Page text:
With the exception of ecological and drinking water unusually sensitive areas, all high-consequence areas are also available for download from NPMS homepage.
The drinking water USA data and the ecological USA data are available to hazardous liquid pipeline operators. Both must be requested from OPS; instructions for making data requests are on NPMS web site.
Several other data layers have been collected from other federal agencies and are available for download from NPMS web site. These layers include:
OPS has developed an internet map server application (Fig. 4).
* Earthquake, hurricane, flood, and landslide hazard indexes.
* State and county boundaries.
* US DOT Bureau of Transportation Statistics' National Transportation Atlas Data.
* US Geological Service's National Hydrography Dataset.
*US Postal Service ZIP codes.
* Congressional districts.
National security issues relating to NPMS are continually being evaluated. Pipelines are classified as "critical infrastructure," and OPS plays an important role in ensuring their safety. At the same time, OPS is committed to providing federal and state regulators and local jurisdictions with pipeline information so they are better educated about pipelines affecting their jurisdictions.
Because OPS is primarily interested in the locations of pipelines and their environments, data contained in NPMS are generic.
They include such information as operator name, pipeline system name, commodity, and an estimate of the data positional accuracy.
Diameter is an optional field; there is no information that could be used to calculate consequence of failure such as pressure or throughput; there is no information on valves, pump stations, or control stations; and there is no information on the interconnectivity of the various pipeline systems.
OPS' first milestone for NPMS was to collect 70% of all pipeline mileage jurisdictional to OPS by yearend 2000. As of Sept. 13, 2001, NPMS contained approximately 61 % of all pipeline mileage jurisdictional to OPS.
OPS continues to work with trade associations and pipeline operators in requesting pipeline data and updates to previous submissions. Partial submissions are encouraged in order to expedite population of the database.
Increased security measures implemented on NPMS may increase the percentage of pipeline operators submitting data. OPS has received feedback from pipeline operators and the pipeline trade associations about their concerns for data security. Many of those concerns are now being met with the new restrictions placed on NPMS data internet access.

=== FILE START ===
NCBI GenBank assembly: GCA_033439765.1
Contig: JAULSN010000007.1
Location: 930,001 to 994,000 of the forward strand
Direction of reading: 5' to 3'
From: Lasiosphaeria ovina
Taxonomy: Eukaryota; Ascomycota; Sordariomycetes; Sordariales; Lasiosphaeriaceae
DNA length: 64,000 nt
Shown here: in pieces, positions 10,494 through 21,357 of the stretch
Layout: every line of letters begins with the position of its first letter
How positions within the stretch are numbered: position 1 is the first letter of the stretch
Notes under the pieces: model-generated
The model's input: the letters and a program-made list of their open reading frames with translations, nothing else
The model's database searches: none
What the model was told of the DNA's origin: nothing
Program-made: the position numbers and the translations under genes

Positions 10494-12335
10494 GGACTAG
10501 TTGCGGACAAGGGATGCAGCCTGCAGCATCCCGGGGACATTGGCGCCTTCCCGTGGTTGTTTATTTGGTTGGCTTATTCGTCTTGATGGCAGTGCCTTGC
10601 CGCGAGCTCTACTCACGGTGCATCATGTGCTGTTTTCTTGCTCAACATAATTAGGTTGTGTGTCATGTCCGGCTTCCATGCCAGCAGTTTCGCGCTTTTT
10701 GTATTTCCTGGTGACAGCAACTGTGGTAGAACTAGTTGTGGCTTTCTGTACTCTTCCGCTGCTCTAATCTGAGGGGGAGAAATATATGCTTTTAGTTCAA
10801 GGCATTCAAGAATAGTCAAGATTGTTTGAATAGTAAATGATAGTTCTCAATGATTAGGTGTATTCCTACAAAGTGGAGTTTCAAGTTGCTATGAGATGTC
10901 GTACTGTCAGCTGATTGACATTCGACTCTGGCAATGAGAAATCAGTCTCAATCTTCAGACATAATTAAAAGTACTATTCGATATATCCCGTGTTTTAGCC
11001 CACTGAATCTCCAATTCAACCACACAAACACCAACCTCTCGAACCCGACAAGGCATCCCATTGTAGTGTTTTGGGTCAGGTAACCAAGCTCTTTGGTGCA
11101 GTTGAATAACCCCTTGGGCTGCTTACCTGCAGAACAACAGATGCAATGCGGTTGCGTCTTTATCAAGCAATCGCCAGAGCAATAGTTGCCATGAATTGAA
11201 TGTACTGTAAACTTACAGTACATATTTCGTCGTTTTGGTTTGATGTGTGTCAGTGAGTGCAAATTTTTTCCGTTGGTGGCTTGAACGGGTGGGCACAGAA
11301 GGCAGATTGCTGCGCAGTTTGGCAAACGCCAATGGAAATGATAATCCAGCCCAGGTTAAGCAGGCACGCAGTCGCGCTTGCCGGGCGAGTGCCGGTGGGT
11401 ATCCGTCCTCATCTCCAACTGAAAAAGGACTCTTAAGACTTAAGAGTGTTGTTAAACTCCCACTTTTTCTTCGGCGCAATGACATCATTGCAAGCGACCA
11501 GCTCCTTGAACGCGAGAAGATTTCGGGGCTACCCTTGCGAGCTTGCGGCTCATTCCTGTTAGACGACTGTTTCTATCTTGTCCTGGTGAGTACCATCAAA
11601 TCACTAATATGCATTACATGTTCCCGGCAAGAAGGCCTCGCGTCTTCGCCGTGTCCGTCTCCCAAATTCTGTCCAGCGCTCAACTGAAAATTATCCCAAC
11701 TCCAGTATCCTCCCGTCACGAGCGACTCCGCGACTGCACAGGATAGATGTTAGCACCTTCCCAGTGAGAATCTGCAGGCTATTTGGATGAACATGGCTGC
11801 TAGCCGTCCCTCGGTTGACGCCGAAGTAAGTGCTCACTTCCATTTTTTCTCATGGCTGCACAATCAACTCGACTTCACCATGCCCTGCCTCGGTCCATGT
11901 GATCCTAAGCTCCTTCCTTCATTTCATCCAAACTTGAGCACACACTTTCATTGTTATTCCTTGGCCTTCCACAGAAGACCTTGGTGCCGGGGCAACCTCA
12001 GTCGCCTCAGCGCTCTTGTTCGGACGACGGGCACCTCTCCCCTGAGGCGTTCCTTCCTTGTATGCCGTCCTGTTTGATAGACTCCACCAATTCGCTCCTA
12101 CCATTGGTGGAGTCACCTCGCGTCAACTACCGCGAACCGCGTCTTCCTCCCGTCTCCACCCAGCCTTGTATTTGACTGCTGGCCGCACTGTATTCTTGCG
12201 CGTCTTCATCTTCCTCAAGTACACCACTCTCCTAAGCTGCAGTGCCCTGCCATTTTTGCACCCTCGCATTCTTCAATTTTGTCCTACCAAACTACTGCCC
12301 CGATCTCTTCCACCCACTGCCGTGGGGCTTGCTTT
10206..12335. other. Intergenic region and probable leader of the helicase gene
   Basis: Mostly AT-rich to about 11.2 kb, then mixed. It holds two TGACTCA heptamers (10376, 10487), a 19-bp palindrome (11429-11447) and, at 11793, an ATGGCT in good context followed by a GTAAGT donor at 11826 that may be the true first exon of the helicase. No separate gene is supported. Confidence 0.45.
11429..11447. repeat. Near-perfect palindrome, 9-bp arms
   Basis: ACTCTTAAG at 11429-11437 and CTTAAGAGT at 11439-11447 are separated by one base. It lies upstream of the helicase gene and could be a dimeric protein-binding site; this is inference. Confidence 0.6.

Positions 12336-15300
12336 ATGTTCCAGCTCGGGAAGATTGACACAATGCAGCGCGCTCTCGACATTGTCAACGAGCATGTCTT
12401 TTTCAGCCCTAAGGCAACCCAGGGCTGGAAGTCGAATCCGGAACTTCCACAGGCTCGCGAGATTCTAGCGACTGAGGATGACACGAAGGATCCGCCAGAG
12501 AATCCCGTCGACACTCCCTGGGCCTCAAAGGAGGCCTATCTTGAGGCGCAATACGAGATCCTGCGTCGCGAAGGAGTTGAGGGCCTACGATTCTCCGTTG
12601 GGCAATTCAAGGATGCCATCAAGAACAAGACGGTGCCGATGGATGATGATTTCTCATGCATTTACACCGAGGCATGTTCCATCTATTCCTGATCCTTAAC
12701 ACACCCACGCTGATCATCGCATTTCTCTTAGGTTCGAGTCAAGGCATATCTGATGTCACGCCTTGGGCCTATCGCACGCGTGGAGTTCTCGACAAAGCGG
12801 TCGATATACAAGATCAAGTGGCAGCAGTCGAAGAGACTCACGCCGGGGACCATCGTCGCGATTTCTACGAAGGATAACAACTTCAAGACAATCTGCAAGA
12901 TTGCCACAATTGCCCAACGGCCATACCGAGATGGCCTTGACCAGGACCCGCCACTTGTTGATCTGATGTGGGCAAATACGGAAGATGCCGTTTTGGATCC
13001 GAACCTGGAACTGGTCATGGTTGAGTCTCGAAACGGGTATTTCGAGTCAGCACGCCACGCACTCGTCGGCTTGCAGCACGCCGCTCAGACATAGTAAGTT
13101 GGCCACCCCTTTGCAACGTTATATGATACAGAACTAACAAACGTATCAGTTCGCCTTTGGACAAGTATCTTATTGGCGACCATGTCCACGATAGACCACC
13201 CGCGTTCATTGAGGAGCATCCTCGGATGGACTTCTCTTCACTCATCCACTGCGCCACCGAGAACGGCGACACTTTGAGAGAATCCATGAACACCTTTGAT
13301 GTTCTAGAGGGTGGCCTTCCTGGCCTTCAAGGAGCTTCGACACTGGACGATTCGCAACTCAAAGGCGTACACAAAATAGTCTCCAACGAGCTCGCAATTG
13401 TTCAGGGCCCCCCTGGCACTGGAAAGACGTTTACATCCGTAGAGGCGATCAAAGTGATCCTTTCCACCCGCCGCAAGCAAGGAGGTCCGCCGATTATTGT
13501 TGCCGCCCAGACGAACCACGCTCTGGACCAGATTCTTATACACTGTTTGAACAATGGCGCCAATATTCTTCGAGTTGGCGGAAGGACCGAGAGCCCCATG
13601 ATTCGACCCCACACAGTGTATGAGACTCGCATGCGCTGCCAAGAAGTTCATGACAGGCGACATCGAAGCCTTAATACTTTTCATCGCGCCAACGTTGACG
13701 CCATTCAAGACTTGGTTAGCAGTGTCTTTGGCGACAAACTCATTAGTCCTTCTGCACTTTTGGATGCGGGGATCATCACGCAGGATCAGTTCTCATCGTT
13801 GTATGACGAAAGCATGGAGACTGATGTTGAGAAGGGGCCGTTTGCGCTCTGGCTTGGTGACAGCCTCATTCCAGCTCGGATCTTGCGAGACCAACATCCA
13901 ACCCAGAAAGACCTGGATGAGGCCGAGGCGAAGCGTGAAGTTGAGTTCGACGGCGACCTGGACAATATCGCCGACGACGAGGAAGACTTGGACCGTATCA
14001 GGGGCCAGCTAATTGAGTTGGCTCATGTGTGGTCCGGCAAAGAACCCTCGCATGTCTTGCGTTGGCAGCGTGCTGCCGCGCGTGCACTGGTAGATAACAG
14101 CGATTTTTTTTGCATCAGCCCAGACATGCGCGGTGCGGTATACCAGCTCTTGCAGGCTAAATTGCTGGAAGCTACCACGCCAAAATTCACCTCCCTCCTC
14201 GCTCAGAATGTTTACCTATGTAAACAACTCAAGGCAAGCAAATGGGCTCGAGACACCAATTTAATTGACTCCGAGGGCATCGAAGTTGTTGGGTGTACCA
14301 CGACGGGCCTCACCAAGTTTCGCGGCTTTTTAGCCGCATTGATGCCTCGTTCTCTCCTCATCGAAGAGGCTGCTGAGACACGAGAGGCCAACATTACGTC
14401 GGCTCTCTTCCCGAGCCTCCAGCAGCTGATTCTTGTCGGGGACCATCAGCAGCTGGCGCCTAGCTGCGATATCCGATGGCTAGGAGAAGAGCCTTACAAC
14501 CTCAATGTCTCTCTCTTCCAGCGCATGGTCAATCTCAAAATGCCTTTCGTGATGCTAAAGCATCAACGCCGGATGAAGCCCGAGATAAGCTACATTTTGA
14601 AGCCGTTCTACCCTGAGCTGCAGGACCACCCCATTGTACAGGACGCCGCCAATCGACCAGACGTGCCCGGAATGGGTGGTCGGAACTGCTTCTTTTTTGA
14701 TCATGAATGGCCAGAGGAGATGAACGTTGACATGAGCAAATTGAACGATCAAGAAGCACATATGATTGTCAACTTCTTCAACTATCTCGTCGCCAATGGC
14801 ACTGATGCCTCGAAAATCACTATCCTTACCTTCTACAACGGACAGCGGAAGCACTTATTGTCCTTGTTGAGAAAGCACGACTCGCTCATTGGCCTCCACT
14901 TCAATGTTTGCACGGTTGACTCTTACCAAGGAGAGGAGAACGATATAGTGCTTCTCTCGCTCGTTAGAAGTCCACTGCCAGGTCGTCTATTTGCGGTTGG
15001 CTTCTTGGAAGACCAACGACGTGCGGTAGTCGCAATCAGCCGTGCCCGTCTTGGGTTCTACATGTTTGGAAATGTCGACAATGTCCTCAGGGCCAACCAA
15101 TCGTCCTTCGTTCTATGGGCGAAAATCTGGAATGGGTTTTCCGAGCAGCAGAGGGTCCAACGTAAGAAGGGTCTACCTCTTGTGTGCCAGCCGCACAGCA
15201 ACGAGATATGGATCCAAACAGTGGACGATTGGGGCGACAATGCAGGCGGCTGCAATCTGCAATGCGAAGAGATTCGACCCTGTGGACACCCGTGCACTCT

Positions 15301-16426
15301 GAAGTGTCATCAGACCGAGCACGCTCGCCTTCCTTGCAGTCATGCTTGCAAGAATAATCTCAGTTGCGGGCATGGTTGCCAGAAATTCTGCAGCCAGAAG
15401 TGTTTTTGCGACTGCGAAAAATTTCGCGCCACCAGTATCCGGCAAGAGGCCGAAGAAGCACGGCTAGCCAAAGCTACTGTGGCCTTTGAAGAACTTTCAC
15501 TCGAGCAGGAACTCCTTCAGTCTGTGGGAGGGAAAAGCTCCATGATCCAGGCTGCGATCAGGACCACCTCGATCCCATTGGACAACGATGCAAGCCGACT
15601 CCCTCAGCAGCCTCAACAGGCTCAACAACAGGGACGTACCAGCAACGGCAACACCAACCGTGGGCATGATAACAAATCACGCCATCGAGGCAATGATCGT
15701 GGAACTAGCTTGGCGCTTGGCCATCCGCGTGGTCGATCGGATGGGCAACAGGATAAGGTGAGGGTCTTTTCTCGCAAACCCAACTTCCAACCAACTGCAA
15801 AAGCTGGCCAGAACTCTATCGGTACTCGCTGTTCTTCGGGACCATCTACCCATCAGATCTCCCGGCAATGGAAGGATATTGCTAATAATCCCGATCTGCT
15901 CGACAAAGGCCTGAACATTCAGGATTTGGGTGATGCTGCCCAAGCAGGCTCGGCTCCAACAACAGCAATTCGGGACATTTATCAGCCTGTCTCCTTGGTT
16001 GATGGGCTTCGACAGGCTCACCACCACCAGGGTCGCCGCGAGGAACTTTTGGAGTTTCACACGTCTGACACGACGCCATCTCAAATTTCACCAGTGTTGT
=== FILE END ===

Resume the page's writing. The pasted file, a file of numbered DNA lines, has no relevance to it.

It is important to note that NPMS will never be complete. As with all geographic information system databases, the initial drive is to populate the database.
After the initial data collection effort, the data must be properly maintained to ensure its usefulness to OPS and the other users.
Good maintenance procedures are especially critical when dealing with a dynamic database such as pipelines. OPS will continue in its efforts to collect and maintain the pipeline data, the eventual goal being to integrate NPMS with other OPS databases and to develop applications to create a comprehensive decision-support tool.
Sept. 11 events alter accessibility to PMS
The events of Sept. 11, 2001, are precipitating throughout the US government. The NPMS data and internet mapping applications, available before that date are of particular concern.
OPS has removed the ability for users to download the pipeline and drinking water unusually-sensitive-area data layers and access the internet mapping application. The office is committed to providing pipeline related data to local, state, and federal governmental representatives who need pipeline data to address governmental issues and concerns.
It is evaluating options for disseminating
data and will work with all governmental agencies on an ad hoc basis until revised procedures are in place. The office is committed to providing pipeline operators the information they need to comply with integrity-management programs.
Pipeline operators will continue to be able to download data layers, and OPS is investigating the option of developing more secured internet mapping and data-download tools. In the interim, directions for accessing data by governmental and pipeline operator users are available on the NPMS homepage ((www.npms.rspa.dot.gov).
Office of Pipeline Safety
US Department of Transportation
Steven L. Fischer is GIS manager in the Office of Pipeline Safety in US Department of Transportation in Washington, joining the DOT in January 1997. He is responsible for the management and development of the National Pipeline Mapping System and geographic information
services within OPS. He began his career by developing geographic information systems (GIS) for the city of Niagara Falls, NY, and after 5 years, worked for 2 years for Sabre Systems and Services, Dayton, Ohio, as project manager for the GIS group focusing primarily on cadastral mapping. Fischer holds a BA (1987) in geography from the University of Central Arkansas and an MS (1989) in geography from the State University of NewYork at Binghamton.
Samuel W. Hall is a GIS analyst for OPS, having joined the DOT in August 2000. He is responsible for GIS development within OPS, including support of the National Pipeline Mapping System. He began his career by providing GIS services to
faculty, staff, and students of the University of Virginia and also worked with the Virginia Department of Forestry in creating a GIS of forest survey data. More recently, he worked for 2 years as a contractor providing GIS technical support to OPS. Hall holds a BA (1998) in environmental sciences from the University of Virginia and is enrolled in the geographic and cartographic sciences MS program at George Mason University, Fairfax,Va.